In 1990, on the eve of Saddam Hussein’s invasion of Kuwait, the U.S. stated that an Iraq-Kuwait military clash would be an intra-Arab, rather than a U.S., concern. The Bush/Baker administration assumed that “the enemy of my enemy [Iran] is my friend [Iraq],” supplying Saddam with dual-use sensitive systems, providing him with $5 billion loan guarantees and concluding a U.S.-Iraq intelligence sharing agreement. The 1990 policy of denial triggered a conventional conflict, a $1.25 trillion cost to the U.S. taxpayer, 4,500 U.S. military fatalities, a surge of anti-U.S. Islamic terrorism and a dramatic destabilization of the Persian Gulf.

Since the 1993 Oslo Accord, Western democracies have refrained from reading the writing on the Palestinian (Mahmoud Abbas and Hamas) wall: hate education in grades K-12; unprecedented terrorism; systematic noncompliance with agreements; naming squares, streets and tournaments after terrorists; monthly allowances for families of terrorists; responding to Israeli withdrawals with intensified terror.

In 2011, Western democracies denied the eruption of an Arab tsunami, welcoming the violence on the Arab Street as an Arab Spring that would transition the Arabs toward democracy. The Obama administration embraced the Muslim Brotherhood (while giving a cold shoulder to Gen. Abdel-Fattah el-Sissi), refusing to recognize its well-documented intra-Arab terrorism, the offshoot of its motto: “Allah is our objective; the Quran is the constitution; the prophet is our leader; jihad is our way; death for the sake of Allah is our wish.”

The 2015 failure to carefully read the Iranian writing on the wall could produce a nuclear conflict that would cost the U.S. taxpayer trillions of dollars, incur an unprecedented level of fatalities, spark a tidal wave of Islamic terrorism throughout the globe, including in the U.S., decimate the pro-U.S. Arab regimes in the Persian Gulf and Jordan, create an unprecedented disruption of the supply of Persian Gulf oil, further radicalization of the anti-U.S. regime in Venezuela with ripple effects in Latin America, including Mexico, and additional tectonic eruptions of insanity throughout the globe.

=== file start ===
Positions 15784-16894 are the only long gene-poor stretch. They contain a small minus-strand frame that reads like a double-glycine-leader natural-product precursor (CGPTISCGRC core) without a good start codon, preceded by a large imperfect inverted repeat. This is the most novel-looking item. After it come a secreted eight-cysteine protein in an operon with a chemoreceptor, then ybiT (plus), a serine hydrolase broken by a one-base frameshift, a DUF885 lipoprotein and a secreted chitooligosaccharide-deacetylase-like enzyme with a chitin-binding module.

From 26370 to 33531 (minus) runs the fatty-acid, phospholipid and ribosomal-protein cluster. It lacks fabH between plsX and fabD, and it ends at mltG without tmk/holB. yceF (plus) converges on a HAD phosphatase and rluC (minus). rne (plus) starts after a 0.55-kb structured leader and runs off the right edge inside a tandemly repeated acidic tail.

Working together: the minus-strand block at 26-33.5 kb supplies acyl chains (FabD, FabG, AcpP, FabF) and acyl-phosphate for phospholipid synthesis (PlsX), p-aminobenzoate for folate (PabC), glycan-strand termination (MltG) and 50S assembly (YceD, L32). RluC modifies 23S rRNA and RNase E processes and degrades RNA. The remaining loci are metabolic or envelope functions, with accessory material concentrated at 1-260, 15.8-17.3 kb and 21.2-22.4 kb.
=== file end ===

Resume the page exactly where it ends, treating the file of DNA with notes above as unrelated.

At stake is not only freedom of expression and the safety of European Jewry, but the survival of Western democracies.

Solidarity demonstrations and eloquent speeches will not spare Western democracies the wrath of Islamic terrorism and domination, unless accompanied by clarity, realism and the willingness to take military, legislative and political action to thwart the writing on the walls of the mosques: submission of humanity to the Prophet Muhammad; submission of the Christian, Hindu, Buddhist, Sikh and Jewish kuffar (“infidel”) to Muslims and to Shariah laws; jihad — holy war on behalf of Islam — is the duty of Muslims; waqf — Muslim land — is ordained by Allah; Dar al-Islam (the residence of Islam) must take over Dar al-Harb (the residence of war); and Islam-sanctioned taqiyya (dissimulation, deception and concealment of inconvenient data) aimed at shielding Islam and “believers” from “disbelievers.”

This article was originally published by Israel Hayom.

Share this Story: Share On Facebook Share On Twitter Email This Article

Let your voice be heard!

Join the Algemeiner

Algemeiner.com